or without so much as once having any Conception that any Body was to be either blamed or commended for any Thing. To be sure, it would be a long Time before Men came to have such Notions. Whereas 'tis manifeft, they are some of the first Notions that appear in Children; who discover as soon as they can think, or speak, or act at all as rational Creatures, a Sense of Desert, And certainly, in forming their Notion of it, they make no Use of Metaphysicks. All the Ground they go upon consists in these two Things ; Experience, and a natural Sensation of a certain Fitness or Agreeableness which there is in uniting such moral Evil as is above described, viz. a being or · doing wrong with the Will, and Resentment in Others, and Pain inflicted on the Person in whom this moral Evil is. Which natural Sensation or Sense is what we caļl by the Name of Conscience.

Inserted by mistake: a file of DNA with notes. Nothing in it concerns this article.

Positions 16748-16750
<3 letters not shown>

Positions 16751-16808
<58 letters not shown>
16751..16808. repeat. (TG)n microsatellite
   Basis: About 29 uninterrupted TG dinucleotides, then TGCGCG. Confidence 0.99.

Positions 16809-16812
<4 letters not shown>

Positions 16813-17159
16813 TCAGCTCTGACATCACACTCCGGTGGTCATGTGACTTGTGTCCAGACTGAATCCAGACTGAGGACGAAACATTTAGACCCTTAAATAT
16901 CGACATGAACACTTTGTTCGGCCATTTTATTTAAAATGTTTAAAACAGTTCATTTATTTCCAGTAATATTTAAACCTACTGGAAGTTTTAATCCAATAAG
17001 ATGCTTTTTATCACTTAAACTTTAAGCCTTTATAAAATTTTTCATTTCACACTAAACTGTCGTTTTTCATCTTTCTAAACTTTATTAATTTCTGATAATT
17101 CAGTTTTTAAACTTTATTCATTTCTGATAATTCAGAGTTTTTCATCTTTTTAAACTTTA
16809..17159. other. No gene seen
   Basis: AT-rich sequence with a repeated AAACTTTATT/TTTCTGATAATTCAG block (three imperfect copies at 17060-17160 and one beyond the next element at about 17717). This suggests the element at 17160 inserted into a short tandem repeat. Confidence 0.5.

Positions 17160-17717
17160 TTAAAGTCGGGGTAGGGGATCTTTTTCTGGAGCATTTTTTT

'Tis true, the common People and Children, in their Notion of a faulty Act or Deed of any Person, do suppose that it is the Person's own AEt and Deed. But this is all that belongs to what they understand by a Thing's being a Person's own Deed or Aetion; even that it is something done by him of Choice. That some Exercise or Motion should begin of itself don't belong to their Notion of an Astion, or Doing. If so, it would belong to their Notion of it, that it is something which is the Cause of its own Beginning: And that is as much as to say, that it is before it begins to be. Nor is their Notion of an Astion fome Motion or Exercise that begins accidentally, without any Cause or Reason; for chat is contrary to one of the prime Dictates of common Sense, namely, that every Thing that begins to be, has some Çause or Reason why it is.